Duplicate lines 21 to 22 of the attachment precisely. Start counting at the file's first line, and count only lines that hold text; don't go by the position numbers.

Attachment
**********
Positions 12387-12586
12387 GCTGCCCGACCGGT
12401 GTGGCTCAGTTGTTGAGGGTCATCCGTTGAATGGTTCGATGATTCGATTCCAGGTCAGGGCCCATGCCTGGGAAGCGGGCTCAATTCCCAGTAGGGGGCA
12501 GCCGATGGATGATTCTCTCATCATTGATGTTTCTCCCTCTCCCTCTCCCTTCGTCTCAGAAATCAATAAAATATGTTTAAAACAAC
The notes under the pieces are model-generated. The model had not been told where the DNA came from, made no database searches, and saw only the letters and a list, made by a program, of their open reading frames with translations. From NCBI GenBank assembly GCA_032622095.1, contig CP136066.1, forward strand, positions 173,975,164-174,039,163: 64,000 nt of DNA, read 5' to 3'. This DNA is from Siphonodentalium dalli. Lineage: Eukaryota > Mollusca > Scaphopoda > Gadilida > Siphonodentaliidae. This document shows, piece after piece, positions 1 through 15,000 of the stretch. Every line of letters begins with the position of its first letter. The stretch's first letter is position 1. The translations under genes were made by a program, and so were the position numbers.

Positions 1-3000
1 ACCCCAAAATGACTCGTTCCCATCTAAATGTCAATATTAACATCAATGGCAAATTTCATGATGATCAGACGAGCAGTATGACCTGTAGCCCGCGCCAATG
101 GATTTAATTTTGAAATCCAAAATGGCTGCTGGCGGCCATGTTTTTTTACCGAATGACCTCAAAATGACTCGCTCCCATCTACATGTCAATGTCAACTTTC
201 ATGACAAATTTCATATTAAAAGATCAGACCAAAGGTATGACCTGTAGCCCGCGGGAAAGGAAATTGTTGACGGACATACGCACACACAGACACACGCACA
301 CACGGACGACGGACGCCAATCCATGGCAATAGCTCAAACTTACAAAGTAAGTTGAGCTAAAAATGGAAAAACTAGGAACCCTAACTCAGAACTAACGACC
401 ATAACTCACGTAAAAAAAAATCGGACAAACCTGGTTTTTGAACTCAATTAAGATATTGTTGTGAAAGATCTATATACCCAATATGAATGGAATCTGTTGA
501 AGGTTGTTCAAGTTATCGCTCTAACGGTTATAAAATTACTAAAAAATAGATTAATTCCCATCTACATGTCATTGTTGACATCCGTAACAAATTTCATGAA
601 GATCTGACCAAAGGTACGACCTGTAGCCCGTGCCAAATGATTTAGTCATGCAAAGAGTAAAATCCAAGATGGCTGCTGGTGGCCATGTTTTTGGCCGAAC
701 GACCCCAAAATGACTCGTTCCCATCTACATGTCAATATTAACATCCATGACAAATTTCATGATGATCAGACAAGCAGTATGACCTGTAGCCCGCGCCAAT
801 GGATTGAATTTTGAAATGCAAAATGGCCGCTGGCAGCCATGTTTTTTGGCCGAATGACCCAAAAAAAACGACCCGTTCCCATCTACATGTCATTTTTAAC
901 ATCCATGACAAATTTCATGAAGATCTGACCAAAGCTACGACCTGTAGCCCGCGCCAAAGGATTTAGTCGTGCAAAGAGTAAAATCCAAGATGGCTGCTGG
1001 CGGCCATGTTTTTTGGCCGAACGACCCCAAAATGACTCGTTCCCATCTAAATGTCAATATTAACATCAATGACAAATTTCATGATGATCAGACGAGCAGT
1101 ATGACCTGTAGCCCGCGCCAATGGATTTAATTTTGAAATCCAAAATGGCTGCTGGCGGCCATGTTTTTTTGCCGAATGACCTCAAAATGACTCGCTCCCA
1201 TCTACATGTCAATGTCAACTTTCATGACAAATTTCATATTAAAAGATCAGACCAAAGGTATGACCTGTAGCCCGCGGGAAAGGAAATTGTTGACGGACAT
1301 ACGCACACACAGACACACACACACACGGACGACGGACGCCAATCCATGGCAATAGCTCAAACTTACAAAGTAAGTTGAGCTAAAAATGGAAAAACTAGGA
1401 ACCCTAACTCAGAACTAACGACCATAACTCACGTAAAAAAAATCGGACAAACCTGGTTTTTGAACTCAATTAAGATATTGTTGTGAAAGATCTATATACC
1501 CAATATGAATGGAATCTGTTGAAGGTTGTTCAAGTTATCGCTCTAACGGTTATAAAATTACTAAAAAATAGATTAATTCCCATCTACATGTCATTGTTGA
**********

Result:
1401 ACCCTAACTCAGAACTAACGACCATAACTCACGTAAAAAAAATCGGACAAACCTGGTTTTTGAACTCAATTAAGATATTGTTGTGAAAGATCTATATACC
1501 CAATATGAATGGAATCTGTTGAAGGTTGTTCAAGTTATCGCTCTAACGGTTATAAAATTACTAAAAAATAGATTAATTCCCATCTACATGTCATTGTTGA